Gold Strike Park Pedestrian Bridge
|Highways, Byways, And Bridge Photography|
Clear Creek Crossing At Arvada
||Gold Strike Park Pedestrian Bridge
||Pedestrians & Bicycles
|• Date Opened:
|• Total Length:
||400 Feet (Estimated)
|• Longest Span:
||175 Feet (Estimated)
|• Tower Height:
||100 Feet (Estimated)
|• Deck Width:
||14 Feet (Estimated)
|• Number Of Spans:
|• Height Above Creek:
||21 Feet (Estimated)
The first gold was discovered in Colorado when a wagon train heading to
California stopped along Clear Creek, and Lewis Ralston dipped his pan
into a small stream and found 1/4 ounce of gold. The creek was named
after Ralston, who continued west and only returned 8 years later. In
reality, local Native Americans discovered this gold years before, and
actually had named the area with a word that meant gold mine. The gold
soon played out, with the real riches in Arvada being very productive
In the modern era, the City of Arvada purchased the land at the confluence
of Ralston Creek and Clear Creek (near Interstate highway I-76 and
Sheridan Boulevard for a park to commemorate the mining history in the
region as well as the original reason that Arvada was founded. The
centerpiece of this park is a 400 foot long curved cable stay bridge
that connects the Clear Creek Trail to the Ralston Creek Trail. These
trails are well used and connect to other major trails in the Denver
Area, such as the Front Range Trail and South Platte Trail.
The photo above is a view of the Gold Strike Park Pedestrian Bridge as
seen from the Ralston Creek Trail as it approaches the west end of the
structure. The photo below is the first of five showing a typical
crossing of the bridge walking west to east. This first view is from
the parking area at the trailhead on West 56th Avenue just off of Ralston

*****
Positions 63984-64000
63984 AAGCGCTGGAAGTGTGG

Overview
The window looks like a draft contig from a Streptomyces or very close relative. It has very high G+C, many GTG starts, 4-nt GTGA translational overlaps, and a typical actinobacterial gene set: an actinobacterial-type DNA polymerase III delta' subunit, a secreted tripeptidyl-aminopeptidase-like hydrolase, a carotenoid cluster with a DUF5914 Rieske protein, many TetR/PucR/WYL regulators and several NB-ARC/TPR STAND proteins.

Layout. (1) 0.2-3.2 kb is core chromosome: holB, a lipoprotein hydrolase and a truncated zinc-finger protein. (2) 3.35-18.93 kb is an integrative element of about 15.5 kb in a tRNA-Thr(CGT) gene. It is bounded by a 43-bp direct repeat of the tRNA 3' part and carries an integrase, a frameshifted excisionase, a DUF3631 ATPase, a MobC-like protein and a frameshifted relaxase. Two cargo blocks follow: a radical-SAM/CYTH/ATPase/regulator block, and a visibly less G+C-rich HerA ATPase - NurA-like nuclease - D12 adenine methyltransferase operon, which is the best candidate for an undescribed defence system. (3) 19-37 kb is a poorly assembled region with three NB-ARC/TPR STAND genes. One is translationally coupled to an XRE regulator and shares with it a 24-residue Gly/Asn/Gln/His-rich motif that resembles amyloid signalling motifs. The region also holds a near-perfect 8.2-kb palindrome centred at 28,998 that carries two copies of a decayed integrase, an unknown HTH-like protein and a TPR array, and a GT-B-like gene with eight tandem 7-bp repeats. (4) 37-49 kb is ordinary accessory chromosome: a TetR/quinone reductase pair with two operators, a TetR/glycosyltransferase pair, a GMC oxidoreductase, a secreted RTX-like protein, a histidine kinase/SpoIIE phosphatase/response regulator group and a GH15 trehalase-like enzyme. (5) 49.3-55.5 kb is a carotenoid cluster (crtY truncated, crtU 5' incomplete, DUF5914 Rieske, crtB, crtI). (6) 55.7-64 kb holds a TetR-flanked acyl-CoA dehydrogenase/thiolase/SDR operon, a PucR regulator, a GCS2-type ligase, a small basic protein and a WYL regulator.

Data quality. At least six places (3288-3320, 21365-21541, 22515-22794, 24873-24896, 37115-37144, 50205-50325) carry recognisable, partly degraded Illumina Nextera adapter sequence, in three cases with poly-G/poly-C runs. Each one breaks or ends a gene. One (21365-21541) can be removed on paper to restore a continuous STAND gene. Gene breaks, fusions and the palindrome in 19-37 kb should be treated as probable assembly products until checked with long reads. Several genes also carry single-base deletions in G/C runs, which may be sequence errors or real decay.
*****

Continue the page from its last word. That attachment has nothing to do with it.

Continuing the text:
Note—these are iPhone 5 photos which imposes an upper limit on their
The photo above is the west approach to the bridge on Ralston Creek Trail.
The photo below is a view of the midpoint of the suspended spans of the
bridge, with the main bridge tower located in the center of the photo.
The interchange of Interstate highway I-76 and Sheridan Boulevard is located
in the background.
The photo above is the transition from the east end of the suspended spans
and the concrete slab approach spans. The photo below is the east approach
to the bridge.
The photo above is another view of the transition between the suspended
spans and the approach spans on the east end of the bridge. The photo
below are the approach spans as the descend to the east bridge abutment.
The vantage point for these two photos is the Clear Creek Trail, which
passes under the east end of the Gold Strike Park Pedestrian Bridge.
The photo above is a ground-level view of the suspended spans looking to
the northwest from the Clear Creek Trail. The photo below is looking
northeast from the south bank of Clear Creek. Given the trees and the
length of time since the structure was built, there are no unobstructed
views of either side of the bridge.
The photo above is the top of the main bridge tower showing two sets of
cable attachment points. The photo below is a closer view of one of the
cable attachment points, showing that there are actually two cables on
each side of the tower.
The photo above is a detail view of a cable attachment point on the bridge
deck structure. The photo below is a view of the bridge railing on the
suspended bridge deck, showing both a cable attachment as well as a
light built into the bridge deck.
The photo above is a close view of the connection between a suspension
cable and the hardware that attaches it to the bridge structure. The
photo below is another view of the transition from the approach spans
to the suspended spans. The large diameter pipe on the side of the
suspended span is a main beam for the bridge deck, which is supported
by the stay cables. The deck is built between two parallel pipes. A
gradual bend in the pipe creates the curve in the bridge deck, something
that would have been hard to do with more traditional I-beams.
The photo above is a view looking to the southwest towards the concrete
slab approach spans. The photo below is a view from under the approach
spans of one of the bridge piers. The white object on the pier is a
These two photos are pieces of gold mining equipment that is on display
at the trailhead. There are other displays and interpretive signs that
explain the discovery of gold and history of mining at this site.